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op! away, and glance upon such lines as these, addressed by Delta to * The opening year.’ ‘How pleasant is the opening year ! The clouds of winter melt away; The flowers in beauty re-appear; The songster carols from the spray; lif Lengthens the more refulgent day; And bluer glows the arching sky; All things around us seem to say, “Christian direct thy thoughts on high."
#! But nature now puts forth her strength,
s: * Yet ponder well, how then shall break
off The dawn of second life on thee—
o Shalt thou to hope—to bliss awake 2
o Or vainly strive God's wrath to flee ?
| Then shall pass forth the dread decree,
: That makes or weal or woe thine own ; st Up ! and to work Eternity
* Must reap the harvest Time hath sown.' i: The Winter's Wreath, p. 348. § Before we conclude, we must congratulate Mrs. Hall upon the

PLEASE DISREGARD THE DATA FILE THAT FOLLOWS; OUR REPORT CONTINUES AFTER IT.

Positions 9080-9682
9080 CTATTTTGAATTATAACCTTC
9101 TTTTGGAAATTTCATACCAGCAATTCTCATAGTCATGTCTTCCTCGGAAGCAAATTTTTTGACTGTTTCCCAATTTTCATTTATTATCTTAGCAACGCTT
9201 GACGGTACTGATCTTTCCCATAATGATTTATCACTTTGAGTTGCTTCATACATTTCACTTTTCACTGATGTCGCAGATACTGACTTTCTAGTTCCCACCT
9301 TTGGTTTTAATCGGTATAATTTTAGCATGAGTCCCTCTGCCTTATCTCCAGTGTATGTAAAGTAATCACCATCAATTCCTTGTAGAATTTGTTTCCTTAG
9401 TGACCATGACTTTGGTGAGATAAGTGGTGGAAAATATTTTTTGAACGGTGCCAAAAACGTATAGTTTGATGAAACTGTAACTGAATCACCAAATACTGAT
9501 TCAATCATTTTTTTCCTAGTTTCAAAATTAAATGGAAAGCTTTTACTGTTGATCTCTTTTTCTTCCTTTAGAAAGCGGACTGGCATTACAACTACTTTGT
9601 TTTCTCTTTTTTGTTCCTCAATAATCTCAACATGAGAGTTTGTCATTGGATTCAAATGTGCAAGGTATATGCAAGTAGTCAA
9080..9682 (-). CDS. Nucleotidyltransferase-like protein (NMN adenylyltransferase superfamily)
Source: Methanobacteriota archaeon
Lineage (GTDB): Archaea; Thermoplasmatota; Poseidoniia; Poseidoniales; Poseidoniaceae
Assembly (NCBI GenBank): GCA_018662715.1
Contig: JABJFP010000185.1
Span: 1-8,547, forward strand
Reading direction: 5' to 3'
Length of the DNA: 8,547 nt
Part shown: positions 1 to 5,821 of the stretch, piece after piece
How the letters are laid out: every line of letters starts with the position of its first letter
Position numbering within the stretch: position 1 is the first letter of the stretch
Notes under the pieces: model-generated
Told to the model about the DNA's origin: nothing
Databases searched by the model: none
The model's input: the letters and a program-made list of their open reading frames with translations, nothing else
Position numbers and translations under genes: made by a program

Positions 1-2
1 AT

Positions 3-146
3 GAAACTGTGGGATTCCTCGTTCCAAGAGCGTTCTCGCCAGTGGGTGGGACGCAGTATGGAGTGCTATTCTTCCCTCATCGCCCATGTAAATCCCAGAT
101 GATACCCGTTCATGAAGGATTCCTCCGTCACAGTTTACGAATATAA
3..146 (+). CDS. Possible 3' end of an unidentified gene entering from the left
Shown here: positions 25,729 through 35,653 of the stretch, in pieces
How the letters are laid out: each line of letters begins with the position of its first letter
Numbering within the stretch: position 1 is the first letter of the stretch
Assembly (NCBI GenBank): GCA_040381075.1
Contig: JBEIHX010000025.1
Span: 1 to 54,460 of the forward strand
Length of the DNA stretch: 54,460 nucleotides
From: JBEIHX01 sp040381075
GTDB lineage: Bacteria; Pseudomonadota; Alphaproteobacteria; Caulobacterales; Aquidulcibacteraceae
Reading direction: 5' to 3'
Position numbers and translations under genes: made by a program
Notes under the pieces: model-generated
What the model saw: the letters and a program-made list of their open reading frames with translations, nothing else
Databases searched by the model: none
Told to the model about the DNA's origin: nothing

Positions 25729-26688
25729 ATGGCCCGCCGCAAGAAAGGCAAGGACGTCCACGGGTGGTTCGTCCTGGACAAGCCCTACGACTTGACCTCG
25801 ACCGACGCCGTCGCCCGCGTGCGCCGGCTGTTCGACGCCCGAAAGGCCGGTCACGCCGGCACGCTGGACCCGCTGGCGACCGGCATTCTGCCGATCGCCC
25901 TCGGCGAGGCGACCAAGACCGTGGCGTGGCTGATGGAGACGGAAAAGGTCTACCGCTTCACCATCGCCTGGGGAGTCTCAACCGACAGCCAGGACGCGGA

new volume of her ‘Juvenile Forget Me Not.’ It is exactly what * such a book ought to be, a collection of entertaining dialogues, " stories, verses, and slight essays, all of them calculated to amuse and to improve the opening mind. We are particularly well pleased with the attention which she has paid throughout her little work, to the elements of natural history, and to the removal of those absurd and unfortunate antipathies, which children are too often taught, by ignorant servants, to entertain against the lower entities of the creation.
A Rt. VI.-Memoirs of the Late War : comprising the Personal Nari. rative of Captain Cooke, of the 43d Regiment of Light Infantry : ; The History of the Campaign of 1809 in Portugal. By the Earl of - Munster: and a Narrative of the Campaign of 1814, in Holland. By Lieut. T. W. D. Moodie, H. P. 21st Fusileers. In two vols. 8vo. London : Colburn and Co. 1831.
WE do not think that either the dignity of the military profession,
or the true interests of literature or of history, have been much
consulted in the present publication. We are not surprised at the WO L. III. NO. III. D D